He notes that the global crude oil price peaked at $130.5 per barrel in March last year before going down to $75 level now. “The Russia-Ukraine war that led to higher fuel prices triggered second-round inflation effects or the increase in the prices of other goods and services in the economy, especially higher wages and transport fares, thereby triggering price hikes in other affected products,” he explains.
ING Bank senior economist Nicholas Mapa, as such, tells the Inquirer that the high transport cost can “sap precious purchasing power away from other more essential goods and services, thereby lowering overall economic activity.”
“Being overly reliant on energy from abroad exposes us on two fronts, with price spikes in energy prices on top of exchange rate fluctuations, leaving us susceptible to being very reluctant price takers in an unforgiving market,” Mapa stresses.
According to a report by think tank Fitch Solutions, the Philippines is expected to source 78 percent of its total fuel this year from international markets. Net oil imports are expected to grow around 3.5 percent between 2022 and 2031 as demand is projected to grow by an average of 3.4 percent during the period.
One direct impact is the increase in passenger fares.
“The most significant contributor to inflation for this subsector is land transportation, with bus and coach, taxi and hired car and other transport all seeing hefty increases in prices due to expensive energy and the revitalized demand for transport with the economy reopening,” says Mapa.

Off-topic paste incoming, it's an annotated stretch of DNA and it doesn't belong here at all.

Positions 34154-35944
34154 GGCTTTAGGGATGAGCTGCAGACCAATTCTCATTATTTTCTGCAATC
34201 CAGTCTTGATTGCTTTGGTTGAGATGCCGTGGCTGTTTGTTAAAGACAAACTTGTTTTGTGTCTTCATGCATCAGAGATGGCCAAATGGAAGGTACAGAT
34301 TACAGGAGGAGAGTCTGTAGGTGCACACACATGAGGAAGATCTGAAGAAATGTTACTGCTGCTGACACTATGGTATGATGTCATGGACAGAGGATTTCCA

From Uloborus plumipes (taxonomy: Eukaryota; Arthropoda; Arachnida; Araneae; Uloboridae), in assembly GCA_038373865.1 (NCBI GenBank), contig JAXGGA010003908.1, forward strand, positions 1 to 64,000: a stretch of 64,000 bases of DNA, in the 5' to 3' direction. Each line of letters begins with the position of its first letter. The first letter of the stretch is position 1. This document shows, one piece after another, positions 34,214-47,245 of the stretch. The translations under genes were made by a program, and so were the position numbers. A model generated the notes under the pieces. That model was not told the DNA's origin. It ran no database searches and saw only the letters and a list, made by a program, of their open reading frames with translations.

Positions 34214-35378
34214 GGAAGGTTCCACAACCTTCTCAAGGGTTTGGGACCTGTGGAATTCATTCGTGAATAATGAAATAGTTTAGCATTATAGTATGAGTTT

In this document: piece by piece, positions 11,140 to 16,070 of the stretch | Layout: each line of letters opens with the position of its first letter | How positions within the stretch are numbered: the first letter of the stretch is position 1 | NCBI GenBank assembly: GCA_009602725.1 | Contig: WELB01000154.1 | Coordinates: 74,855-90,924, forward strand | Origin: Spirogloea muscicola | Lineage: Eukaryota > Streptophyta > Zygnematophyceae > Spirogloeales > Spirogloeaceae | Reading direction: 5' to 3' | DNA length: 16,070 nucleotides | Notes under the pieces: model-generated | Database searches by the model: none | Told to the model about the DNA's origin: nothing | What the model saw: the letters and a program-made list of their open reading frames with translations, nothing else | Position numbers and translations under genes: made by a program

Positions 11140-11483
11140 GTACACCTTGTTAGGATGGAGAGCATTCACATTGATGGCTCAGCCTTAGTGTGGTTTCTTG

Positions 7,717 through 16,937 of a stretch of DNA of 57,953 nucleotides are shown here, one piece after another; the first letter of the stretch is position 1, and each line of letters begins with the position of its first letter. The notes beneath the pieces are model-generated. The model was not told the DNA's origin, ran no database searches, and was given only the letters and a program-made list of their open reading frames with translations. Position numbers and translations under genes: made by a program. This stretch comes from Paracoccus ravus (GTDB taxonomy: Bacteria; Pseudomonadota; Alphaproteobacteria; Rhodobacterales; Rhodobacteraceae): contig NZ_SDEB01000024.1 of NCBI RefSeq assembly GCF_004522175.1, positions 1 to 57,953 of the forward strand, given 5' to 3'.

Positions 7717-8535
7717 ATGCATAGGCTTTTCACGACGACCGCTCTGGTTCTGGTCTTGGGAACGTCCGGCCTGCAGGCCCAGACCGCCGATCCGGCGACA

To recall, the jeepney base fares were raised multiple times last year from P9 to eventually reach P12 amid the accelerating prices of diesel.
The Land Transportation Franchising and Regulatory Board also approved a P2 increase in base fare for city and provincial buses for the first 5 kilometers last year. Flag-down rate or minimum fare for taxis were also raised to P45.
By Aug. 2, minimum boarding fare at Light Railway Transit Lines 1 and 2 will increase to P13.29 from P11 while the additional fare per kilometer will rise to P1.29 from P1.
Owning a vehicle
Operation of personal transport equipment has become expensive as well.
Mapa explains that the pickup in demand for mobility following the easing of COVID-19 restrictions has contributed to the heating up of the index.
“For example, fuels and lubricants for personal transport shot up significantly as gasoline and diesel prices shot up abruptly,” he notes.
“Gasoline prices rose by more than 50 percent while diesel prices skyrocketed by more than 90 percent during last year’s peak,” he adds.
Nevertheless, car dealers have seen better sales. The Chamber of Automotive Manufacturers of the Philippines Inc. and the Truck Manufacturers Association recently reported that the industry had sold 166,104 units in January to May, up 31.1 percent from the same period last year.